Title: The transfiguration and the Eikon of Christ : from Eusebius's letter to Costantina to the iconoclast era
Transfigurace a eikon Krista : od Eusebiova dopisu Konstantině po ikonoklasmus
Source document: Convivium. 2019, vol. 6, iss. 2, pp. -77
ISSN2336-3452 (print)2336-808X (online)
License: Not specified license
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In the so-called Letter of Eusebius of Cesarea to Constantina, the section devoted to the Transfiguration of Christ lends itself particularly to comparison with other Early Christian texts that use the Tabor episode as an argument to deny the possibility of seeing or representing Christ. Examples include a portion of the Fragmenta in Lucam, also attributed to Eusebius of Caesarea, and a fragment by Leontius presbyter, quoted in Nicephorus of Constantinople's Refutatio et Eversio. Such consonance helps support the letter's authenticity, an object of an extensive scholarly debate, or at least indicates its early chronology. Furthermore, the interpretation these texts offer seems to be reflected in the visual production. The Transfiguration scene was never represented until the late fourth century; conversely, from the sixth century onwards, it was depicted in several works of art. During the iconoclast controversy, both those who favored icons and their opponents who rejected icons paid great attention to the Tabor episode, which confirms the crucial link between the Transfiguration and the "representability" of Christ.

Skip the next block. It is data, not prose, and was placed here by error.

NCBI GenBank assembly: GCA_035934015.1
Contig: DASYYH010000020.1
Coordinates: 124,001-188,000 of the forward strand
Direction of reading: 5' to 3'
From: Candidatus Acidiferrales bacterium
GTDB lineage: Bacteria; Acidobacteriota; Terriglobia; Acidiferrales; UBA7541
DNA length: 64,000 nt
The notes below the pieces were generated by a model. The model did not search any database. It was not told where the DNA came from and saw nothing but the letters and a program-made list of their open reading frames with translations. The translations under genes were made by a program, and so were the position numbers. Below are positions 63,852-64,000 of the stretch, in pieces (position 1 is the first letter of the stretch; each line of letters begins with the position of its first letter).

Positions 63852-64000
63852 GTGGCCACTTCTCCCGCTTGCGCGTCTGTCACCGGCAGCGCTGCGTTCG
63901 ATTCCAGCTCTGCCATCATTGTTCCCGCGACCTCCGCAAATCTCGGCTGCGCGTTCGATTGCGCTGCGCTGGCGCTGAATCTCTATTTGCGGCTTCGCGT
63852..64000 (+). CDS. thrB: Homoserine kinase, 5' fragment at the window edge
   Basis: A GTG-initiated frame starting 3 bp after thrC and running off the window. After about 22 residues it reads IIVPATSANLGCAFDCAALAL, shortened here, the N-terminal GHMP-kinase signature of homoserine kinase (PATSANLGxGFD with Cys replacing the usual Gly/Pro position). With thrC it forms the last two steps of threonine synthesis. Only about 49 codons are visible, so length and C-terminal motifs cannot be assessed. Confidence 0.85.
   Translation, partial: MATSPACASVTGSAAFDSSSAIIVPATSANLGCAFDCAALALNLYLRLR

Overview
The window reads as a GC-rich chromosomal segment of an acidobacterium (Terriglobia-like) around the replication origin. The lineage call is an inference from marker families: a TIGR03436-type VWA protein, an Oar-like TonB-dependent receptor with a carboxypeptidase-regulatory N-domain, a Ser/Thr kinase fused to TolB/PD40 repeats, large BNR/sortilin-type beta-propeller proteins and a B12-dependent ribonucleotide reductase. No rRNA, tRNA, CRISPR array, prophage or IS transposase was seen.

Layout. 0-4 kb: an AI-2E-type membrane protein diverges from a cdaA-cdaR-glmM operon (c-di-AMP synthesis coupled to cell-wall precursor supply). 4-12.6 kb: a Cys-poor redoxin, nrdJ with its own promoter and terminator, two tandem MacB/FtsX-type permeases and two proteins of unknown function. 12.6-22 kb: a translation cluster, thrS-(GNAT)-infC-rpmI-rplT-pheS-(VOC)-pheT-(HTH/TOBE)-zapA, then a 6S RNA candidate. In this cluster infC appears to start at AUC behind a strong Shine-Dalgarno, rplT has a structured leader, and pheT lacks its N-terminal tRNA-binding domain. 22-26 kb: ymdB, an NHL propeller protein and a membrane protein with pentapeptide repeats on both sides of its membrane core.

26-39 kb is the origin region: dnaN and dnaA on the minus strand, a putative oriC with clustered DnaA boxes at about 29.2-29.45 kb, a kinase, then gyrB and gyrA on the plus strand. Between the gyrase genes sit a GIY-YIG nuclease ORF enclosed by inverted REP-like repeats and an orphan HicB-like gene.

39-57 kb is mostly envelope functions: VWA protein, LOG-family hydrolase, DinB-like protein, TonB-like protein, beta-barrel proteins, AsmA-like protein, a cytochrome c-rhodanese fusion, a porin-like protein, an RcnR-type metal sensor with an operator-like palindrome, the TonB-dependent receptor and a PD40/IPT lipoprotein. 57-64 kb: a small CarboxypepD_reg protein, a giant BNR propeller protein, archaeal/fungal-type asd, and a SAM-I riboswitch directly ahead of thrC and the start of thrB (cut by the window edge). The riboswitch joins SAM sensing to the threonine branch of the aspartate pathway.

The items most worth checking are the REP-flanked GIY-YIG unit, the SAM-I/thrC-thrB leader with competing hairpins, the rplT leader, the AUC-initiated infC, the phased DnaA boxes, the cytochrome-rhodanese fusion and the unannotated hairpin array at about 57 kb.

- This paper was written within the project "mscafellow@muni" (No. cz.02.2.69/0.0/0.0/17_050/0008496), supported from Operational Programme Research, Development and Education.